"The Peter Shue Story/The Life Of The Party" is based on crime, punishment & entrapment. Peter Shue had the power to transport his dreams into reality. Peter a black pioneer of his time became the Great Gatsby of New York City party life. Everyone who attended Peter's parties from the average Joe and Jane to people like Wendy Williams, Madonna, Diddy, Mike Tyson, Mary J., Keith Sweat, Heavy D., Richard Pryor, Wesley Snipes, Woody Harrelson, Charles Oakley, Eddie Murphy just to name a few (Included in the book) Peter Shue treated everyone like VIP'S.
Struggling to get out of the game Peter Shue meets the unscrupulous Hollywood vixen/ Miss Pop Star who is known worldwide by many media outlets. "Hell has no fury as a woman scorned" Miss Pop Star desperately wants Peter to be her Boy Toy; father her children and in her attempts to win him over, she showers him with a myriad of exotic trips, expensive gifts, lot of money and wild sex.
Also included in the book NYC newspaper article Witness Tattles on star's Ex-Pal by Helen Peterson.© Daily News, L.P. (New York) Used with Permission; Official US Court Transcripts.
The Life Of The Party is a fact based portrait of a man in a world of fame, power and a need to control. Get your fill of adult thrills, fun and excitement as you turn the pages of this book.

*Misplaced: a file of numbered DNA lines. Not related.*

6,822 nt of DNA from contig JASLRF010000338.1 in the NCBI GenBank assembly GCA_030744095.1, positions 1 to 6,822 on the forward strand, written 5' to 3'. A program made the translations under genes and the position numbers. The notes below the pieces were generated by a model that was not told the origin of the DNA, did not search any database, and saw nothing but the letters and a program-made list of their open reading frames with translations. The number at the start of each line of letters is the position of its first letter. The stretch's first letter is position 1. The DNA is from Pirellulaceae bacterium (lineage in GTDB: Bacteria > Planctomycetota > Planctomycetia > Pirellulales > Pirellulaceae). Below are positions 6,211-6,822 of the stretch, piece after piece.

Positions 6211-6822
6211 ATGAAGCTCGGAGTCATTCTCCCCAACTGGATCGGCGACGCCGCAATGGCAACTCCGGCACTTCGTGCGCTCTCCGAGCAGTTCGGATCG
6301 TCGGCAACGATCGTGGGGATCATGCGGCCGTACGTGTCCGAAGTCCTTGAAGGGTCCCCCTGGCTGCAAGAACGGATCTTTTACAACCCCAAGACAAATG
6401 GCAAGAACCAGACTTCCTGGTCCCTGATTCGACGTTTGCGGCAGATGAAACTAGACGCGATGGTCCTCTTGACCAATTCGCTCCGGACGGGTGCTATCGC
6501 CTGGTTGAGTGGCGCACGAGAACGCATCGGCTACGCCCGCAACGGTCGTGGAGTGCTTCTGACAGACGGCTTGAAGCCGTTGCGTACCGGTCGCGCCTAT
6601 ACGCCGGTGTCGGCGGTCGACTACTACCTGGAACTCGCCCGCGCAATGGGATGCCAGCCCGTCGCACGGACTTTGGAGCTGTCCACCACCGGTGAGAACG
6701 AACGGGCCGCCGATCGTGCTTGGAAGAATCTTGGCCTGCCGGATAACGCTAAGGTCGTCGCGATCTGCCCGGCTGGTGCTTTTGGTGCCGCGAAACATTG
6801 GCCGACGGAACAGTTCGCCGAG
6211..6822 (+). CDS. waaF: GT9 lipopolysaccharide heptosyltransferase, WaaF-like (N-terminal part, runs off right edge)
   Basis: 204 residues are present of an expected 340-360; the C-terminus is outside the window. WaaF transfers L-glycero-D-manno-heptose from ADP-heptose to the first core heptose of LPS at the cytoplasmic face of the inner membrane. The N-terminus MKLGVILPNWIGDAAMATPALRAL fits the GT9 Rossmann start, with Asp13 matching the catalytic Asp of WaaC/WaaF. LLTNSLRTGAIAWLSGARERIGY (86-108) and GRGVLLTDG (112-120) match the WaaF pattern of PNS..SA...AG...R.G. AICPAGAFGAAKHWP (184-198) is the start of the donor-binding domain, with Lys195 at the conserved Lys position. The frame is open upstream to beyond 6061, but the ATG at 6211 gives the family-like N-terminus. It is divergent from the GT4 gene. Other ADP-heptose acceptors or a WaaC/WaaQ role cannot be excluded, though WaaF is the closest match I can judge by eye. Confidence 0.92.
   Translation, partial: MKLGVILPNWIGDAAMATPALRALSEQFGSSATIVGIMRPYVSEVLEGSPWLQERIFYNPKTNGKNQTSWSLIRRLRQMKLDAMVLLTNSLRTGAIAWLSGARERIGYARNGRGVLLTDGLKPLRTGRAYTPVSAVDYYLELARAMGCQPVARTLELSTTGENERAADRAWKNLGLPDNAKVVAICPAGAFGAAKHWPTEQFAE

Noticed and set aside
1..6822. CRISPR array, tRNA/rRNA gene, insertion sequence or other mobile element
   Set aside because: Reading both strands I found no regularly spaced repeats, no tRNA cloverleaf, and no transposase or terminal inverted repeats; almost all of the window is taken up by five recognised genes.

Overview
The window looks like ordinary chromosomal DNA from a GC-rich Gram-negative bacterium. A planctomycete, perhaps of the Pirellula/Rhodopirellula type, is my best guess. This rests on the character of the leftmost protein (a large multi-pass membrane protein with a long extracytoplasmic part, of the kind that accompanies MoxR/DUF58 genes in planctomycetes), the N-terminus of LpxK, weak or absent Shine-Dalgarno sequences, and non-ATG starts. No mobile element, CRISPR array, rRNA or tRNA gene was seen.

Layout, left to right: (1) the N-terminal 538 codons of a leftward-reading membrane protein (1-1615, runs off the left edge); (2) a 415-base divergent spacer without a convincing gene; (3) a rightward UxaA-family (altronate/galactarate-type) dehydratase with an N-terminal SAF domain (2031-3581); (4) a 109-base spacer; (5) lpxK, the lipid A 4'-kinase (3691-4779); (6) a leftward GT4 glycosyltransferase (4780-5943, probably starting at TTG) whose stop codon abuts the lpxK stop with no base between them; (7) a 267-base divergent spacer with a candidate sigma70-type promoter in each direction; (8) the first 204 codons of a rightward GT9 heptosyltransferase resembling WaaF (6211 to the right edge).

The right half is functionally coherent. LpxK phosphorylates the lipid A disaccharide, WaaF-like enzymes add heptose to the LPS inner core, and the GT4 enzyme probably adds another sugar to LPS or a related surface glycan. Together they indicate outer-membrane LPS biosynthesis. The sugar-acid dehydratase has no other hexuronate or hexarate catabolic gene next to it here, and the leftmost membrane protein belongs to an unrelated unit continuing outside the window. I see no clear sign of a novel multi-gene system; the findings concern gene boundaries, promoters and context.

Gangsters and Movie Stars, first there was Bugsy Siegel and Virginia Hill. Now there is Peter Shue and ???
Soon, however, Gregory's Faustian pact with success unravels around him, and he must turn to darker, more duplicitous means to secure his fame. Set in the dangerous world where real life and literary ambition collide, Kill Your Darlings is an unforgettable novel of ego and delusion, villainy and the betrayal of love.
And they will stop at nothing to make sure that doesn't happen.
In the downtown art world/club scene of New York City, Steven and Lori, an artist and a writer, are in the middle of a bad break up. Instead of being able to simply move on, they are stuck with each other, bound by a contract to do a book on vampires. When they stumble across the real thing, will their feelings for each other intensify as they're reunited to battle monsters they scarcely believe exist?
Finnegan's research shows that lynching rates depended on factors other than caste conflict and the interaction of race and southern notions of honor. Although lynching supported the ends of white supremacy, many mobs lynched more for private retaliation than for communal motives, which explains why mobs varied greatly in size, organization, behavior, and purpose.
The resistance of African Americans was vigorous and sustained and took on a variety of forms, but depending on the circumstances, black resistance could sometimes provoke rather than deter lynching. Ultimately, Finnegan shows how out of the tragedy of lynching came the triumph of the civil rights movement, which was built upon the organizational efforts of African American anti-lynching campaigns.